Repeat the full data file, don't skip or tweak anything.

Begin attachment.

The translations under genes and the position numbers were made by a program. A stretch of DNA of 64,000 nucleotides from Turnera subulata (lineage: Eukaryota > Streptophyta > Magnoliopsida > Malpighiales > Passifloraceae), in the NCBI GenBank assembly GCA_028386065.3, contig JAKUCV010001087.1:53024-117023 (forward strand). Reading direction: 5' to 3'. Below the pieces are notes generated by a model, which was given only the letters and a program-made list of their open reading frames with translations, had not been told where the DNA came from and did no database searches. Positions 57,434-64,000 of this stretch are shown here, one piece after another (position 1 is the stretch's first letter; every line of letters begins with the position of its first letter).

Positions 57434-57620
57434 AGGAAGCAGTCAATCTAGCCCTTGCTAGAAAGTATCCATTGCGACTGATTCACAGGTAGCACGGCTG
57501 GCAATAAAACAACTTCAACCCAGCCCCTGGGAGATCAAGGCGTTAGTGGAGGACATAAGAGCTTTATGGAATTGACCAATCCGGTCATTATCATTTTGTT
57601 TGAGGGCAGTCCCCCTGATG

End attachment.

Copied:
The translations under genes and the position numbers were made by a program. A stretch of DNA of 64,000 nucleotides from Turnera subulata (lineage: Eukaryota > Streptophyta > Magnoliopsida > Malpighiales > Passifloraceae), in the NCBI GenBank assembly GCA_028386065.3, contig JAKUCV010001087.1:53024-117023 (forward strand). Reading direction: 5' to 3'. Below the pieces are notes generated by a model, which was given only the letters and a program-made list of their open reading frames with translations, had not been told where the DNA came from and did no database searches. Positions 57,434-64,000 of this stretch are shown here, one piece after another (position 1 is the stretch's first letter; every line of letters begins with the position of its first letter).

Positions 57434-57620
57434 AGGAAGCAGTCAATCTAGCCCTTGCTAGAAAGTATCCATTGCGACTGATTCACAGGTAGCACGGCTG
57501 GCAATAAAACAACTTCAACCCAGCCCCTGGGAGATCAAGGCGTTAGTGGAGGACATAAGAGCTTTATGGAATTGACCAATCCGGTCATTATCATTTTGTT
57601 TGAGGGCAGTCCCCCTGATG